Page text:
It’s been four months since the untimely death of Malik “Phife Dawg” Taylor and the dedications are still rolling in. In the latest memorial, the widely-celebrated member of A Tribe Called Quest is getting a street named after him in his old stomping grounds.
Phife Dawg’s management confirmed the news to Okayplayer via text message on Saturday (July 30). According to the site, the street, Linden Boulevard, will be co-named after the rapper as Malik “Phife Dawg” Taylor Way, at the intersection of 192nd street in Queens, New York.
The neighborhood also serves as Phife Diggy’s neck of the woods (St. Albans) where he and Q-Tip began the aforementioned alternative hip-hop group in 1985. The two, along with Jarobi White and Ali Shaheed Muhammad, would later craft critically-acclaimed albums like The Low End Theory and Midnight Marauders.
Phife Dawg often rapped about the neighborhood as well. “Linden Boulevard represent, represent,” he rapped in Midnight Marauders‘ “Steve Biko (Stir it Up).” Phife Dawg and Q-Tip also went on a nostalgic trip to the time they used to rock shows in their hometown in the track, “Check the Rhyme” off of The Low End Theory.
“Back in the days on the boulevard of Linden / We used to kick routines and presence was fittin / It was I, The Abstract,” rapped Q-Tip before Phife jumepd in with “And me the five footer / I kicks the mad style so step off the frankfurter.”
The two, who often played off of each other’s rhymes, continued the act later on in the song as well.
“Back in days on the boulevard of Linden / We used to kick routines and the presence was fittin’ / It was I the Phifer,” rapped Phife before Q-Tip chimed in with “And me The Abstract / The rhymes were so rumpin’ / that the brothers rode the ‘zack.”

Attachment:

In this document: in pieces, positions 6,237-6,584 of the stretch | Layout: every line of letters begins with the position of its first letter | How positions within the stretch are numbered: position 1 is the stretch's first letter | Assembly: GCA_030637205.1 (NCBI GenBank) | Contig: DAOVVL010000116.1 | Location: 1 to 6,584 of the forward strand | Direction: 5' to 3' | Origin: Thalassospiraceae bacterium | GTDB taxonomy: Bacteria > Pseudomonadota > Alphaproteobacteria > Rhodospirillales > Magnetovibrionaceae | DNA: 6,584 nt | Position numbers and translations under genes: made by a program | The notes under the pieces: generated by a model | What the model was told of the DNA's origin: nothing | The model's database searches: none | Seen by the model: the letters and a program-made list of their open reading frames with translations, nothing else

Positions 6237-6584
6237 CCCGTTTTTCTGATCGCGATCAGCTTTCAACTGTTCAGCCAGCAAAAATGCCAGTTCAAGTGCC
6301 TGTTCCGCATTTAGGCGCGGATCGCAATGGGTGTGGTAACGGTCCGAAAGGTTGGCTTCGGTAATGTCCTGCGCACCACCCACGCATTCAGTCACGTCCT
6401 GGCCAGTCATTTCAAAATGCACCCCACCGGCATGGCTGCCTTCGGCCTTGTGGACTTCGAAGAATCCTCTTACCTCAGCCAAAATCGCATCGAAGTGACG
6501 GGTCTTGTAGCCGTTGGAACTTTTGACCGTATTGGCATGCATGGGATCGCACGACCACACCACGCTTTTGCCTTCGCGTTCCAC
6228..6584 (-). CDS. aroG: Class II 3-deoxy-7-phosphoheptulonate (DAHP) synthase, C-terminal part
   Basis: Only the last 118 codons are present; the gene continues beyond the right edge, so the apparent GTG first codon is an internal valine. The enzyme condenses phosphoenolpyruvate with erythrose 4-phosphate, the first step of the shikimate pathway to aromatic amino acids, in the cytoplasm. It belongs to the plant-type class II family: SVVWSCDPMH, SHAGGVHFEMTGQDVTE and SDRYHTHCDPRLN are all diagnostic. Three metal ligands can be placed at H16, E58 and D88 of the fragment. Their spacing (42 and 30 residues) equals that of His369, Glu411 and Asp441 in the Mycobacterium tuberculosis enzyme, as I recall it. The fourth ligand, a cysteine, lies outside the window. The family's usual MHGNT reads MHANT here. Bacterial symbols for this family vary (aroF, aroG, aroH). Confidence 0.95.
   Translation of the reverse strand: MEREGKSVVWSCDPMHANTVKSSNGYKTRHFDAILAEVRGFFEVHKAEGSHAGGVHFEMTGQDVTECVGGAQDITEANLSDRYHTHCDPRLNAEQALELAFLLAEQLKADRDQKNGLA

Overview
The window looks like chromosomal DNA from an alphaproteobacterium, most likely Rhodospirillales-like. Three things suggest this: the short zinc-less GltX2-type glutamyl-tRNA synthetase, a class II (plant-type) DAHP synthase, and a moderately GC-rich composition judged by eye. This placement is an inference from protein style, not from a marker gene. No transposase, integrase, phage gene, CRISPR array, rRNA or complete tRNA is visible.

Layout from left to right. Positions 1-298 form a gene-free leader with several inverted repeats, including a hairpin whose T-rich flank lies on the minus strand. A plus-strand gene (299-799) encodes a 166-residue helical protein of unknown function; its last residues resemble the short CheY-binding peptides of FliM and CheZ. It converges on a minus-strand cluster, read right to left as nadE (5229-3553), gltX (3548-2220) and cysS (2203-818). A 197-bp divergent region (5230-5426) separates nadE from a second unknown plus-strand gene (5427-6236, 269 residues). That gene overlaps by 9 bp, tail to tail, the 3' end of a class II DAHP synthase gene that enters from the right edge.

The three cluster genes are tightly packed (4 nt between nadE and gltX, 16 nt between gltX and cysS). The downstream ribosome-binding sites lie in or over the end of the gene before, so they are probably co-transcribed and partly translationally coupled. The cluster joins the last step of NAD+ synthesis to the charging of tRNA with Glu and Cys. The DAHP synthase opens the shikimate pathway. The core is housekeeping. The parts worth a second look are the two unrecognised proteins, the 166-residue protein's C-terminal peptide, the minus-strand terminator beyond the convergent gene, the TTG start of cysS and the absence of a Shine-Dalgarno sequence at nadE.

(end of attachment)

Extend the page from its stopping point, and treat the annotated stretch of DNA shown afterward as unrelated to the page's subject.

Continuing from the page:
Q-Tip, Kendrick Lamar, Kanye West, Busta Rhymes, Mac Miller, and Wiz Khalifa have been some of the many artists who have since paid tribute to the Five-Foot Assassin through performances and words.
Lamar shared a few words at his show in Sydney, Australia just minutes after hearing of Phife Dawg’s death. “Today, we lost one of the pioneers in hip-hop, by the name of Phife Dawg,” he told the crowd. “Right now, ain’t nobody cheering about me. We’re gonna give it up for him, for allowing me to do what I’m doing on this stage right here, right now, today. Let’s get this chant going.” Lamar later had a crowd cheering “Phife! Dawg!” “Forever hip-hop. We’re gonna be alright,” he said to the crowd afterward.
West also shared a few words during a tribute for the late rapper at the legendary Apollo Theater in Harlem. “When I see the power in this room… [The] Low End Theory was the first album I ever bought and I stayed in the suburbs of Chicago with my stepfather,” said West. “I’d always get into trouble for listening to music during the week and then I would have to go to detention or study hall, but I enjoyed it ’cause I had that Tribe tape and it didn’t really matter how long that walk was.”
Along with its wide selection of music lovers’ favorites, the group is known for sparking the alternative hip-hop movement with other acts like De La Soul, Jungle Brothers, Brand Nubian, Digable Planets, The Pharcyde, Del Tha Funkee Homosapien, Digital Underground and Arrested Development in the late ’80s and early ’90s.
The news of the co-naming arrived on the same day that A Tribe Called Quest’s fourth album, Beats, Rhymes & Life, turned 20-years-old.
The ceremony where Mayor Bill de Blasio signs the bill to put the co-name into action is slated to happen on Aug. 3 at 10 a.m. at City Hall in Lower Manhattan.
Phife Dawg, who suffered from diabetes, died in March due to complications from the illness. He was 45.
[Photo by Andrew H. Walker/Getty Images]